ASTER observations of surface temperature and emissivity over New Mexico test sites

TitleASTER observations of surface temperature and emissivity over New Mexico test sites
Publication TypeConference Paper
Year of Publication2003
AuthorsSchmugge T.J., Ogawa K., French A.N., Hsu A.F., Ritchie J, Rango A.
Conference NameFall 2003 Meeting, American Geophysical Union
Date PublishedDecember 8-12, 2
Conference LocationSan Francisco, CA
ARIS Log Number159709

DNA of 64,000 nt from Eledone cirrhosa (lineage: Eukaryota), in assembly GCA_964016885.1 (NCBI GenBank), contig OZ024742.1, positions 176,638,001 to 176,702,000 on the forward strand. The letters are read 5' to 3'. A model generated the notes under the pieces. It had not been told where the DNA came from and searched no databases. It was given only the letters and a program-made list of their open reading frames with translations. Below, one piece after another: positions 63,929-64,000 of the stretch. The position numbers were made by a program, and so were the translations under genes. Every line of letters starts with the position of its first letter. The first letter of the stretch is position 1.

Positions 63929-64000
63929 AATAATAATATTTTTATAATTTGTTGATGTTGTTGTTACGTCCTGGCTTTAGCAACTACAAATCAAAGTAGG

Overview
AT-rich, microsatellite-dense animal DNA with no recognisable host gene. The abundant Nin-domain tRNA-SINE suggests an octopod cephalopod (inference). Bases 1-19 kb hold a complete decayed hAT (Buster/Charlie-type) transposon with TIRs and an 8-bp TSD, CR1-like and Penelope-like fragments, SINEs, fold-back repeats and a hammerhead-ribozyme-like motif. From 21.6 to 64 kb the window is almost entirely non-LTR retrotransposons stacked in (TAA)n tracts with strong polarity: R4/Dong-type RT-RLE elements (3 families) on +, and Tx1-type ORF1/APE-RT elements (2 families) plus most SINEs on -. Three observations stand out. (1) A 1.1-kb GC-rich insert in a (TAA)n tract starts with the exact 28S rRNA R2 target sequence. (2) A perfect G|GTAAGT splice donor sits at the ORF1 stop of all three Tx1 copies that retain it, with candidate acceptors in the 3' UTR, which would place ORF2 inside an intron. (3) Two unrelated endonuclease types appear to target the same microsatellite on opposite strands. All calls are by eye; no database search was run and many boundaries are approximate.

AbstractThe multispectral thermal infrared data obtained from the Advanced Spaceborne Thermal Emission and Reflection (ASTER) radiometer on NASA's Terra satellite have been of good quality and provide a unique new tool for studying the land surface. ASTER has five bands in the 8-12 micrometer waveband with 90 m spatial resolution; when the data are combined with the Temperature Emissivity Separation (TES) algorithm, the surface emissivity over this wavelength region can be determined along with the surface temperature. This paper will present some quantitative emissivity and temperature results obtained over test sites in southern New Mexico (the Jornada Experimental Range and the White Sands National Monument). These results are compared with ground observations. The Jornada site is typical of a desert grassland where the main vegetation components are grass and shrubs with a large fraction of exposed soil, while the White Sands site is mainly dunes of gypsum sand which provides a good relatively homogenous emissivity target with an interesting spectral signature. More than two dozen ASTER scenes over these New Mexico test sites have been acquired since the launch of Terra in December 1999. There were simultaneous field campaigns in May of 2000-2003 and September/October 2001 and 2002. Also, ASTER (MODIS-ASTER airborne simulator) coverage was obtained for several of the dates. The ASTER surface brightness temperatures compare very well with those obtained on the ground. The results appear to be in good quantitative agreement with laboratory measurements of the emissivity for the quartz rich soils of the Jornada with values less than 0.85 for the 8-9 micrometer channels. For the longest wavelength channels little spatial variation of the emissivity was observed with values of 0.96 +/- 0.005 over large areas. Emissivity values from the ASTER data for the gypsum at White Sands were in good agreement with values calculated from the lab spectra for gypsum and with each other. Gypsum has a strong emissivity minimum centered on the ASTER 8.63 micrometer band , and the satellite results for this band agree within 0.01 of the value calculated from the laboratory spectra. The extension of these results to mapping emissivity over large areas will be presented in the form of an emissivity map for the deserts of North Africa.